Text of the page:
A 60s garage tribute to cheap socks that disintegrate easily in the wash.
Label: The Adler Company/ Columbia
Year of Release: 1965
Rock and pop groups have always had an uneasy relationship with corporate sponsorship, to the extent that even in the present day (where the majority of musicians will allow their work to soundtrack adverts without shame) it puts a cringe on the face of many. I myself have an ambivalent and perhaps hypocritical stance to the use of music on adverts - if it's The Fall, Clinic or Vashti Bunyan, my reflex reaction is to think "Well, I'm glad they're finally getting paid some money". If it's The White Stripes soundtracking an 'iconic global brand', I rub my face in my hands and sigh (even if the tune is rather good).
However, much as it may be logical to assume that The White Stripes were the first American garage band (we'll call them that for the sake of arguments, OK?) to take corporate dough, obscure New York racketeers The Denims were probably the first out of the gate in 1965, unless anyone knows better. They were hardly household names in the USA, but that didn't stop The Adler Company from borrowing them for a promotional 45 about the benefit of Adler Socks, which were essentially cheap wool socks which tended to disintegrate or discolour after only a few washes. "YEEEEEEAHHHH! DO THE SOCK!" the lead singer screeches as if his life depends on it, while the band kick up a fierce row in the background. It's utterly unclear why The Adler Corporation thought such an act could flog feetwarmers, but I for one am thrilled they did - this is one of the most bizarre corporate spin-off singles I've ever encountered, a garage nugget with a commercial message attached. It's likely to sound odder to British ears as this kind of harsh, abrasive punk noise never really made much headway in the UK charts, so the notion of using such an act to advertise clothing would have been unthinkable here.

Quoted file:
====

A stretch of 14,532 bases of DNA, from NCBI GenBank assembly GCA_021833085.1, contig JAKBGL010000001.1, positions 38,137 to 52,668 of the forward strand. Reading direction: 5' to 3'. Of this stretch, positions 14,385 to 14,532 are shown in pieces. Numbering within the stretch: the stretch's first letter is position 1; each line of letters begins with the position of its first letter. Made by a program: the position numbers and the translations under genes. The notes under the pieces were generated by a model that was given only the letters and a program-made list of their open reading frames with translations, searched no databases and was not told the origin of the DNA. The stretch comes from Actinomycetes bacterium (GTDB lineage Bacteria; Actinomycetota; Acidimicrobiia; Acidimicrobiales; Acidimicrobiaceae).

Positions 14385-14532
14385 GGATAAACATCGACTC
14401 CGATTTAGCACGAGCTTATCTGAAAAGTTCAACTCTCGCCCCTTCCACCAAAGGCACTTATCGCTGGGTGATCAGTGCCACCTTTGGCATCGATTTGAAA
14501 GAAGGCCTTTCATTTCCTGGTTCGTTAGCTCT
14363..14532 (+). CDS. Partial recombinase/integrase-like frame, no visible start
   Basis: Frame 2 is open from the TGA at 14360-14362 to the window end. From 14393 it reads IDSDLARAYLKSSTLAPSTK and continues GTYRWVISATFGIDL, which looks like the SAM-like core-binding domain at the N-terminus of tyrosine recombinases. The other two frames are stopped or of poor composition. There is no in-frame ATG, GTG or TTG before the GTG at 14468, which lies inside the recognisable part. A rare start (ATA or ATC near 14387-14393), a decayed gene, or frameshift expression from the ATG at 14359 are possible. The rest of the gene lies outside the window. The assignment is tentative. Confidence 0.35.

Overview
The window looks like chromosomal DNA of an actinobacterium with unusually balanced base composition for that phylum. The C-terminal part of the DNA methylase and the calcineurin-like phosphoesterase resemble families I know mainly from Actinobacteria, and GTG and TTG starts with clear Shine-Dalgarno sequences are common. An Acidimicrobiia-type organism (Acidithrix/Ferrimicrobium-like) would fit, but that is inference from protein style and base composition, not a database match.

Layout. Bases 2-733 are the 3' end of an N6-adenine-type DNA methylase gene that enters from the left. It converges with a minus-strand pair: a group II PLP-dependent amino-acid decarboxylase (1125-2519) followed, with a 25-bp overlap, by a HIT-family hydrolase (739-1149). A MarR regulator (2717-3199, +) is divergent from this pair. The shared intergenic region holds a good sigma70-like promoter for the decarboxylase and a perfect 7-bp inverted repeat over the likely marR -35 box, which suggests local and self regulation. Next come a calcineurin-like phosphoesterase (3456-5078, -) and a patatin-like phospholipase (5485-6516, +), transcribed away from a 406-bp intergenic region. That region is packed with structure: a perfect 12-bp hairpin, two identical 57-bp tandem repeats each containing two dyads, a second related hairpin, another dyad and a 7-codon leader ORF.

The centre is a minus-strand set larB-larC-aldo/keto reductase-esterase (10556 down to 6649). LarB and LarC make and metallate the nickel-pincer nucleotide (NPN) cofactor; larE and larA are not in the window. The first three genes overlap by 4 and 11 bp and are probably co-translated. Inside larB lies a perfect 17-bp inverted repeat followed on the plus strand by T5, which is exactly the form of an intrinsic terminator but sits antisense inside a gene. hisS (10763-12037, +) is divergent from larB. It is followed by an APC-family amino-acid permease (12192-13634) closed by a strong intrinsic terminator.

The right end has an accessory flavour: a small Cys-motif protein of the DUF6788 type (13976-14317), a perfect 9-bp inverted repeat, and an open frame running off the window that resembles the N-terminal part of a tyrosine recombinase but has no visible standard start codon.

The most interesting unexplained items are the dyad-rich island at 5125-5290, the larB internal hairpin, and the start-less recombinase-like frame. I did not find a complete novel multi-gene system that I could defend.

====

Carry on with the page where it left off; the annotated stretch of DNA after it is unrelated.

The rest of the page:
The B-side is essentially an abbreviated version of the A-side and is included here for curiosity value only. I can only assume it may have been used as a segment on the radio.